Saturday, February 03, 2007

Merry v. Tiffin I: Missouri Expands Winny

The Supreme Court of Missouri decided Winny v. Whitesides, discussed in earlier posts, in 1824. Three years later, in Merry v. Tiffin, 1 Mo. 725, 1827 WL 2008 (1827), the court reaffirmed and expanded the holding of Winny.

The facts of Merry were poignant. Before 1787, when the Northwest Ordinance was passed, the plaintiff's mother, unnamed in the opinion, "was holden as a slave" in that part of the Northwest Territory "now called Illinois." She remained a slave after the Ordinance was enacted and, in about 1791 gave birth to the plaintiff, "John." John "was holden there [in the Northwest Territory and Illinois] as a slave, till lately." Apparently, his master then moved with John to Missouri.

Using the same procedure that Winny had used, John brought an action for assault and battery in an attempt to be declared free. At trial in St. Louis Circuit Court, John's counsel "asked the court to instruct the jury, that by virtue of said [Northwest] ordinance, under these circumstances, John was entitled to his freedom."

Unlike the trial judge in Merry, the judge presiding at John's trial refused to so instruct the jury. Judgment was entered against John, and he appealed to the Missouri Supreme Court.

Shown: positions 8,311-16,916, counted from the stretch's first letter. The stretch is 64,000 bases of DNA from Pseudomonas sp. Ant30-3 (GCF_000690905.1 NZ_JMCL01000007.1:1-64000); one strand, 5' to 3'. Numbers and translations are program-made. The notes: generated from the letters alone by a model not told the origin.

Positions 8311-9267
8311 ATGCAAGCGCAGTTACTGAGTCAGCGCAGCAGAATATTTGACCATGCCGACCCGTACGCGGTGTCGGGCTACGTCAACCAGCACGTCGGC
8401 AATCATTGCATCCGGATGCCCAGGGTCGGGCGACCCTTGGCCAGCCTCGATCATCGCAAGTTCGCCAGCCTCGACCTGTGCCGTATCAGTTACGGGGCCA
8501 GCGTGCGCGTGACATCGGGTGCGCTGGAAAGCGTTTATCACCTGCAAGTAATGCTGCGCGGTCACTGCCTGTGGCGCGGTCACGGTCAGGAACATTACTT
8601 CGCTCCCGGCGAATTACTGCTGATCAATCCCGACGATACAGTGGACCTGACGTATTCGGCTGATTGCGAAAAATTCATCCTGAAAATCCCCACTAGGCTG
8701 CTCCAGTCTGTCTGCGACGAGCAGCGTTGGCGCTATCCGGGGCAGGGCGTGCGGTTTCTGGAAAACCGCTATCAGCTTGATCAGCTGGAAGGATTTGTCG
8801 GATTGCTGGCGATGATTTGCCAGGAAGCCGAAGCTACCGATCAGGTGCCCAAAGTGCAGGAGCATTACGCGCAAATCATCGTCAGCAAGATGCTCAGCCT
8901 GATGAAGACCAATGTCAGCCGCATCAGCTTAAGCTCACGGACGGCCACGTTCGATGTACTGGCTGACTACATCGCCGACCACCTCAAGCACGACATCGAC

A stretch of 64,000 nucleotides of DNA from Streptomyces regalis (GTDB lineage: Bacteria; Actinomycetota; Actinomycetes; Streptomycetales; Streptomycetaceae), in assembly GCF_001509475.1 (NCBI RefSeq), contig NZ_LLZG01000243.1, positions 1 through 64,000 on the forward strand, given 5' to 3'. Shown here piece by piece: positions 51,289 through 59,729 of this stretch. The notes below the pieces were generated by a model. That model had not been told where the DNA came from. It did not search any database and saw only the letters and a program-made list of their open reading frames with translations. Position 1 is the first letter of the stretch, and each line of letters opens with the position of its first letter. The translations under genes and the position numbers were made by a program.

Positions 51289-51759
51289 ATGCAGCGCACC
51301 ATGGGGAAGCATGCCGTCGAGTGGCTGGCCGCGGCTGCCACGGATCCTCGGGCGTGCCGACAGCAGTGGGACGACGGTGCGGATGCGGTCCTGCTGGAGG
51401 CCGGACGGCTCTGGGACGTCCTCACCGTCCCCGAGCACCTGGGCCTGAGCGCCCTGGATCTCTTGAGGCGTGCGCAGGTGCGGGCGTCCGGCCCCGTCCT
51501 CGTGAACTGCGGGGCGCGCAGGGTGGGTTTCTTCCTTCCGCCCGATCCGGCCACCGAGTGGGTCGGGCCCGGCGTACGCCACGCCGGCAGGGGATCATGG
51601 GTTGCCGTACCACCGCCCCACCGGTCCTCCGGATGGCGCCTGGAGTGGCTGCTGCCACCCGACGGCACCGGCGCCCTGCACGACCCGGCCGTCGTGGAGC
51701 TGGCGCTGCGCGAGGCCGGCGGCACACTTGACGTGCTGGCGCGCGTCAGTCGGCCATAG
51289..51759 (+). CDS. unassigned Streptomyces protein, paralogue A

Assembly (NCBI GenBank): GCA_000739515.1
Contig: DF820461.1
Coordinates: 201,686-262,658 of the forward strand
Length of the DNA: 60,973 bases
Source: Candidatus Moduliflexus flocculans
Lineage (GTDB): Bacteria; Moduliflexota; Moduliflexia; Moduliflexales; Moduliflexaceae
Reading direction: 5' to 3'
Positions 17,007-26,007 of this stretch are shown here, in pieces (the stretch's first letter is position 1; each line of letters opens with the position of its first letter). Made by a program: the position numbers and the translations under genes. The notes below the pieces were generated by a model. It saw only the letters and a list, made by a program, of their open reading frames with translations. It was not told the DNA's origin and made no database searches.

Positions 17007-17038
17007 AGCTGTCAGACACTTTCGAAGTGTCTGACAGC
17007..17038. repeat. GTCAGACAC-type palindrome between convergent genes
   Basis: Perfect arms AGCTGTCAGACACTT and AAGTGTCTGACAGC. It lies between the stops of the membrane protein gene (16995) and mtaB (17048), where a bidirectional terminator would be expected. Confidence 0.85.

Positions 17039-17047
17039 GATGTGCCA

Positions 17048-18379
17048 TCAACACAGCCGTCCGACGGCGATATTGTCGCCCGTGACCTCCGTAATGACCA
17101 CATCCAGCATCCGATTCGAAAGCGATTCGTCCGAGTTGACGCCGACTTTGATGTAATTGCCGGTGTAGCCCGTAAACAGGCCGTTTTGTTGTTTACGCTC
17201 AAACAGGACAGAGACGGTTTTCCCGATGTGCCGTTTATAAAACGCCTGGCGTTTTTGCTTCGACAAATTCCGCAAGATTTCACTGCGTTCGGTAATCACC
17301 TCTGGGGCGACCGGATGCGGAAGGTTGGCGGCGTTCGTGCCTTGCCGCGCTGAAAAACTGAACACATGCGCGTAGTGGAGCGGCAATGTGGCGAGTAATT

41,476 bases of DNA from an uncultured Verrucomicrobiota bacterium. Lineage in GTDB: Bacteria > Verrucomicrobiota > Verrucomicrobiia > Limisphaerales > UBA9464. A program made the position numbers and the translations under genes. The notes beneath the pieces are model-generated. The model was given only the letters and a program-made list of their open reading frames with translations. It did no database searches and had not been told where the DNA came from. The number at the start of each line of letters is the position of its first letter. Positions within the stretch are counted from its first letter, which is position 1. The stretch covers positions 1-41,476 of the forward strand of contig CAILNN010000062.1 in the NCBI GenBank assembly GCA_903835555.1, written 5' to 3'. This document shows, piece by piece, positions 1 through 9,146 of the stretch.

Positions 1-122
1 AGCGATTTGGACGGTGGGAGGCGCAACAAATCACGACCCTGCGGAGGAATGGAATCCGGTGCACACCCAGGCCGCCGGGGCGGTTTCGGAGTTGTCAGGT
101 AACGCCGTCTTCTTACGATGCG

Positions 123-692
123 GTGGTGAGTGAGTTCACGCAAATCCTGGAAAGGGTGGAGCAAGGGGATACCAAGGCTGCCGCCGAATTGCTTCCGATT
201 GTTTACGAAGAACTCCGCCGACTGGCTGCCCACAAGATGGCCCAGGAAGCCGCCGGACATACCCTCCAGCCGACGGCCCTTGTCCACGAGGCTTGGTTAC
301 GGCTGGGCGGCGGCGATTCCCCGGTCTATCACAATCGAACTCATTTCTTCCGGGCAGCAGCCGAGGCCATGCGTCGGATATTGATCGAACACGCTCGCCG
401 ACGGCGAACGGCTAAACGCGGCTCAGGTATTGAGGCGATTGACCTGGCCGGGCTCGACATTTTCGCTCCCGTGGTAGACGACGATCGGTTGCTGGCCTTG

Justice Matthias McGirk (spelled "M'Girk" in the Westlaw opinion) wrote the decision for the unanimous court. Justice McGirk, was born in 1783. A native of Tennessee, he came to Missouri in about 1810 and served as a territorial representative in 1813. When the Supreme Court of Missouri was established in 1820, he was named as one of its three justices. He served for twenty years (1821-41) and died the following year, 1842.

Justice McGirk, for a unanimous court, reversed the judgment against John and remanded the case for a new trial. In the next post, I will review the court's brief opinion (less than a page of Westlaw text), in which it rejected an attempt to distinguish Winny.

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